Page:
You have to discover your writing style—and for many, it just happens naturally and in some cases, it’s the readers or critics that notice the uniqueness of the writer.
8. Understanding Your Audience
We write because it’s our passion, but if we think about it, that is rarely the sole reason for writing and publishing our work.
We want our audience to love our content or appreciate the message in it. So, it’s all about our interests, but also the needs of our audience.
If you want to make your audience happy, you have to know what they like first. Dr. Seuss understood what kids want to read and what characters would work well with a young audience. If you’re writing on a tech-related topic, tech experts and geeks like; likewise, if you’re about MLS, know what soccer fans like.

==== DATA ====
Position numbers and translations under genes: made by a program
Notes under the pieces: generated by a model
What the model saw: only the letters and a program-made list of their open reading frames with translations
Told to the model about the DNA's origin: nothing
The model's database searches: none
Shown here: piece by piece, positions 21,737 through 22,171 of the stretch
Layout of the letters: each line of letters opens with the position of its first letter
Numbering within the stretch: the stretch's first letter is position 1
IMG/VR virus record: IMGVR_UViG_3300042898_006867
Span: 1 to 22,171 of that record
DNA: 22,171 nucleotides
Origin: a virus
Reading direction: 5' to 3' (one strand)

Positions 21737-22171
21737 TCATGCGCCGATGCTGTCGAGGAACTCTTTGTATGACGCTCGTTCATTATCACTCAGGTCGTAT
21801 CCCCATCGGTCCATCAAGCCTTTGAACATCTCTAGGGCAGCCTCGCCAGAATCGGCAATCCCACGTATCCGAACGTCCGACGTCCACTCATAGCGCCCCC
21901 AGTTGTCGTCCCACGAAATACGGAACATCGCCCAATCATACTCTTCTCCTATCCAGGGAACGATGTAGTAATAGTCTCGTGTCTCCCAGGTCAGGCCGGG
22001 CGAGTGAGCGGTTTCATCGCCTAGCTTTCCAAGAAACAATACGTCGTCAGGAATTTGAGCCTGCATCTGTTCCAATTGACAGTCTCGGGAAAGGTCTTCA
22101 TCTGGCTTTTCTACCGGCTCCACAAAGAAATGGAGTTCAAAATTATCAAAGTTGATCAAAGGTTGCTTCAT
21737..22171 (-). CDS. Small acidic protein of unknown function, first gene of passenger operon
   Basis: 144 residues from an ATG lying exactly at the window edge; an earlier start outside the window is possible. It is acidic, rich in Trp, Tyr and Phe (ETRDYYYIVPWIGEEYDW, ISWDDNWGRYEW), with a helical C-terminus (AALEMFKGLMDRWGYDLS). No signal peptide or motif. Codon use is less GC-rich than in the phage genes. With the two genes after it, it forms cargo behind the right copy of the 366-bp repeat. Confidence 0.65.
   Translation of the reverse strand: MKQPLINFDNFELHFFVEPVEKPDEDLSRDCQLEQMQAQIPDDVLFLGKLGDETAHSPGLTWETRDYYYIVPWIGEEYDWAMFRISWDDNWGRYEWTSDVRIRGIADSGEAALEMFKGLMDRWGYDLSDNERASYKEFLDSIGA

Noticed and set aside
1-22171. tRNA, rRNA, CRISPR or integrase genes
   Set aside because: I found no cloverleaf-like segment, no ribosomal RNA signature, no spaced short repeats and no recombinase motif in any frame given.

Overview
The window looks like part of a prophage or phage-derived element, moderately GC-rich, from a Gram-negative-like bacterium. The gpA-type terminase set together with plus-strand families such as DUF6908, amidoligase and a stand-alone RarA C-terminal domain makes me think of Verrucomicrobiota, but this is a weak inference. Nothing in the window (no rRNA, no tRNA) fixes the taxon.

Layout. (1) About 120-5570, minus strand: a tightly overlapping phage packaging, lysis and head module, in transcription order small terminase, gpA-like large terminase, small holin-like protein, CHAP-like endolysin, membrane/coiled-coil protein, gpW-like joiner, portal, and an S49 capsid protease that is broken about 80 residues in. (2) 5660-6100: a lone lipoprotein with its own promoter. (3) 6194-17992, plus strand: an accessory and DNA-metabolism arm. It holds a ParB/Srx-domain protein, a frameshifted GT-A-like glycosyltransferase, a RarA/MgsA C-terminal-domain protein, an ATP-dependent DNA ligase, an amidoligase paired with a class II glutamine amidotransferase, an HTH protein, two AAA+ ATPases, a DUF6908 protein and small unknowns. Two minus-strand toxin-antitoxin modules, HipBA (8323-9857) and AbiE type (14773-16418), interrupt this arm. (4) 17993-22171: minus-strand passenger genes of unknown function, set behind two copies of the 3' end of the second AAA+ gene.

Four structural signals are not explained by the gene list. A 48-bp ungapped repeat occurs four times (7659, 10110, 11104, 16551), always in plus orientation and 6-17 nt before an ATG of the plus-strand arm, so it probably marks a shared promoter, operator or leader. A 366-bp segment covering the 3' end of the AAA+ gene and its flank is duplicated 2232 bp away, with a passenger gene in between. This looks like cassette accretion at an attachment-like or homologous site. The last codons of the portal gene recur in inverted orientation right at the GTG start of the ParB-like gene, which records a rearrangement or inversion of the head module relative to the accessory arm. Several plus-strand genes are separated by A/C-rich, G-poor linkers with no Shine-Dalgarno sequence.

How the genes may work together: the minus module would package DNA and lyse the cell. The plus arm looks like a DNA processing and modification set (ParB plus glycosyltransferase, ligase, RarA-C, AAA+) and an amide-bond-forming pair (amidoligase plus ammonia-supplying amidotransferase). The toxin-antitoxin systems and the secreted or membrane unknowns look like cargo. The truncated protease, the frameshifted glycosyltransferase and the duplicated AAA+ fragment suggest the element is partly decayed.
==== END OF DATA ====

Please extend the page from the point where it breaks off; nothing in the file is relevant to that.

Armed with that knowledge, you can craft pieces that strike a chord with your target audience, leading to the success of those pieces.
Weaknesses in Writing and Ways to Overcome Them
1. Lack of substance
You might be a yeasty writer with much-needed experience, but if your writing lacks substance, it’s bound to run into negative reviews, and hence it is going to be less impactful!
This is especially crucial for nonfiction content, if your writing straggles and wanders all over the place, your content will be shallow.
For your content to have depth, you have to concentrate on one particular argument at a time.
And, to give your argument more depth, give supporting points and sprinkle some stats here and there.
How do you deal with the lack of substance in your writing?
Here are some tips:
- Focus on the depth of your arguments rather than the length of your article (you could have a cherry-sized paragraph that is more insightful than a chunky paragraph).
- Use literary devices to make your arguments more perspicuous.
- Use stats, case studies, or research findings to further exemplify your key arguments (use infographics where necessary).
- Your content should answer questions relevant to the topic.
- Offer tips to readers.
2. Your Writing Is Too Draggy for Your Readers